…and more UNESCO Intangible Cultural Heritage

The ancient Carnival held in the village of Podence is one of the most important traditional events in northern Portugal. The local community’s massive participation has preserved this tradition for centuries. Its abiding importance in the region’s cultural events was a crucial factor in UNESCO’s classifying the Carnival of Podence as an Intangible World Heritage.

During Carnival, the devilish figures of the Caretos roam the streets of Podence, making lots of noise to disturb the usual peace and quiet of the village. These “troublemakers” are boys in costumes with colorful fringe and masks made of tin or leather with pointed noses; rattles are attached around the waist.

Originally the Caretos were linked with the figure of the “devil on the loose” and represented the excesses, euphoria, and joy allowed at this time of year, after the cold winter months, when people celebrate the fecundity of the approaching spring.

The tradition continues today: from Domingo Gordo (Fat Sunday) to Shrove Tuesday, the village boys personify the mysterious characters and, full of energy believed to be transmitted by the mask, run around the village jumping and shouting. One of the main reasons for this activity is to find girls to dance with and “rattle” them. They have a great time, protected by their anonymity! The group also includes children dressed as caretos, known as facanitos, who copy and follow their elders, learning from them and ensuring the continuity of the Entrudo Chocalheiro (Rattling Carnival).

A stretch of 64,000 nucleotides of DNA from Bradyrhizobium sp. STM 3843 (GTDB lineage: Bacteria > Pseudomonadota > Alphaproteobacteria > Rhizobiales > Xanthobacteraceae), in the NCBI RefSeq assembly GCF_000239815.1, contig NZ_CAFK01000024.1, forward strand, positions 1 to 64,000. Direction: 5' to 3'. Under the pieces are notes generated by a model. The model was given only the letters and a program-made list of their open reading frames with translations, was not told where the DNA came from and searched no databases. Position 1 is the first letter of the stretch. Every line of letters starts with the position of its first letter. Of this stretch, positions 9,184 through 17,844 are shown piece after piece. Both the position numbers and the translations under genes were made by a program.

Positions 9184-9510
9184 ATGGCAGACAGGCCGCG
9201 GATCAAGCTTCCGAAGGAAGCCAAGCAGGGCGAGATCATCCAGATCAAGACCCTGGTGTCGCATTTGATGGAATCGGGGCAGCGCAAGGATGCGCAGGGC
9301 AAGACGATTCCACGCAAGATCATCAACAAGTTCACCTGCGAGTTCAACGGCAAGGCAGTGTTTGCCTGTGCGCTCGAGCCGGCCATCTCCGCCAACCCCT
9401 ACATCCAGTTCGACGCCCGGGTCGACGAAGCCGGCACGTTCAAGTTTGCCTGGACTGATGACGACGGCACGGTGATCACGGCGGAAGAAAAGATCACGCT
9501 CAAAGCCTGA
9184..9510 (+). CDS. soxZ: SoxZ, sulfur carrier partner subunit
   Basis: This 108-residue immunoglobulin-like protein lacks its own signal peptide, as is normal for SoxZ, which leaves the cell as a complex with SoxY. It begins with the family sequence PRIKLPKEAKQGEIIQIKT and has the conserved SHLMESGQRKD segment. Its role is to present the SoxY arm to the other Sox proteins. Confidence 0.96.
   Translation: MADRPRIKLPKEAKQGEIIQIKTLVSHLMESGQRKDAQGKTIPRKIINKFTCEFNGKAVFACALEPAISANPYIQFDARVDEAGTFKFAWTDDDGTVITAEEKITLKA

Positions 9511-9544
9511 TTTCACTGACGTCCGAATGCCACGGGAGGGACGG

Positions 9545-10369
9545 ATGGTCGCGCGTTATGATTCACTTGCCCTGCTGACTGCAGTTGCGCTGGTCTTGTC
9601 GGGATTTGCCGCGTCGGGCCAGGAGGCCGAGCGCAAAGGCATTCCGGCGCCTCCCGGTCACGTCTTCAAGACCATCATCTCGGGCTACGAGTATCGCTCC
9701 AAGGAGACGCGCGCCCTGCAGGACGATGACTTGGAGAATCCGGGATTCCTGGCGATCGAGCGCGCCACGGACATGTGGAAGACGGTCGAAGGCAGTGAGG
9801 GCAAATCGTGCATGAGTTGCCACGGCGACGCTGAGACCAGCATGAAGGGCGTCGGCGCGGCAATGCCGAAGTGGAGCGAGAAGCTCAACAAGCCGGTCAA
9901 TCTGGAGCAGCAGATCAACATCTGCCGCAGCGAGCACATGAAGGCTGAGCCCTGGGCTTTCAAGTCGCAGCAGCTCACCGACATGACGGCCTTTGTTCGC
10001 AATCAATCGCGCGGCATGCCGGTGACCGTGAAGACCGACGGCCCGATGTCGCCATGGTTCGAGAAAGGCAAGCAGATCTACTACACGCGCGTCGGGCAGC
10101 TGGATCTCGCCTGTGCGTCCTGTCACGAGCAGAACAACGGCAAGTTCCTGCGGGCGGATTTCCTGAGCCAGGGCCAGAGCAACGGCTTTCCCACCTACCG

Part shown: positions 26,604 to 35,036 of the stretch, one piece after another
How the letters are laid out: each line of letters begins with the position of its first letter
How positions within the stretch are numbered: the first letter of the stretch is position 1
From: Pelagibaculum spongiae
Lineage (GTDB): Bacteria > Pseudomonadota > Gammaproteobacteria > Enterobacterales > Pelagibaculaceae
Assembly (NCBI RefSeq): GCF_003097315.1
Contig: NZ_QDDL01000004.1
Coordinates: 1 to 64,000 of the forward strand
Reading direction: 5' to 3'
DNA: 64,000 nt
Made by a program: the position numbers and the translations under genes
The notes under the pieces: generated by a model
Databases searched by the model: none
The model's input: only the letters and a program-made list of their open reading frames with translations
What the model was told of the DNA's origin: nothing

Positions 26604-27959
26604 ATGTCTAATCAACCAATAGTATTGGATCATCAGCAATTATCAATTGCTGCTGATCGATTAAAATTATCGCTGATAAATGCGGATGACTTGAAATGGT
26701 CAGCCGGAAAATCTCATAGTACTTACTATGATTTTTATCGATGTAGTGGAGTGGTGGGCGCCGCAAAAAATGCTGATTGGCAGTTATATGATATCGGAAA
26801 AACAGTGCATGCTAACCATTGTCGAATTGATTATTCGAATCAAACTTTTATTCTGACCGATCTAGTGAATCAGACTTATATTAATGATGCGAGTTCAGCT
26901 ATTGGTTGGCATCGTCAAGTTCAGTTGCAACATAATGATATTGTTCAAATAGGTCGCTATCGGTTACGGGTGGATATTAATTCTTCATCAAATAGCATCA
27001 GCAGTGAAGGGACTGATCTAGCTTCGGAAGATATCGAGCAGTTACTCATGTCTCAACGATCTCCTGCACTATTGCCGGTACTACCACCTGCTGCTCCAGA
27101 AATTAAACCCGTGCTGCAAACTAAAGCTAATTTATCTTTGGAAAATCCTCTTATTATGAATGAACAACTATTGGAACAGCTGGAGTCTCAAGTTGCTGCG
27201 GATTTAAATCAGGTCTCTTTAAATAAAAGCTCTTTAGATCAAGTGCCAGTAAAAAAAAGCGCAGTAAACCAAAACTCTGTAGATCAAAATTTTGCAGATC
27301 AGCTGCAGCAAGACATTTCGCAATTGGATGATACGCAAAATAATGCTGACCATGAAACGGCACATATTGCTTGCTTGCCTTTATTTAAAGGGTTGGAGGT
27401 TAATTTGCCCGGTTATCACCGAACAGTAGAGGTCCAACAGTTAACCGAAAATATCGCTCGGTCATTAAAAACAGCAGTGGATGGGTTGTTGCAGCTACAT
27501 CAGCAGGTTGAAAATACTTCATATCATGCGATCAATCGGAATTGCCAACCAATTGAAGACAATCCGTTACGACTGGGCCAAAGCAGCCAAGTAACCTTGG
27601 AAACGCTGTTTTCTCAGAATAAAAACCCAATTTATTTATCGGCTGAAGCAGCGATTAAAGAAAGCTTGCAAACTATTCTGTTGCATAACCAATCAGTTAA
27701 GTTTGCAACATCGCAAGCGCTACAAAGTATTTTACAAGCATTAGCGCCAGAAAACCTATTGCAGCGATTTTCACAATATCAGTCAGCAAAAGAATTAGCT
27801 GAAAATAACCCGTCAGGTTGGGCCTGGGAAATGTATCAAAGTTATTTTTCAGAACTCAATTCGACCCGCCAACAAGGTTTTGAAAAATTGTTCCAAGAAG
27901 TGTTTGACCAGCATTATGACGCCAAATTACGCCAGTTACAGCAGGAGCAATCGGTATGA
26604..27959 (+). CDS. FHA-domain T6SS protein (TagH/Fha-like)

Among the most important aspects of the Carnival of Podence are the fictitious weddings on the Sunday, a cheerful event when the brides and grooms people have chosen have no opportunity to complain, and on Shrove Tuesday, when a parade through the village and the Queima do Entrudo (“burning the wicker man”) signal the end of the festival.

In 1985, the Podence Caretos got organized and turned the group into a cultural association whose main goal is to preserve this traditional event. As a symbol of Northeastern Trás-os-Montes culture, these masked performers have been invited to take part in various cultural and recreational events elsewhere.

To find out more about the group and history of this tradition, you can visit the Casa do Careto, a museum in Podence.

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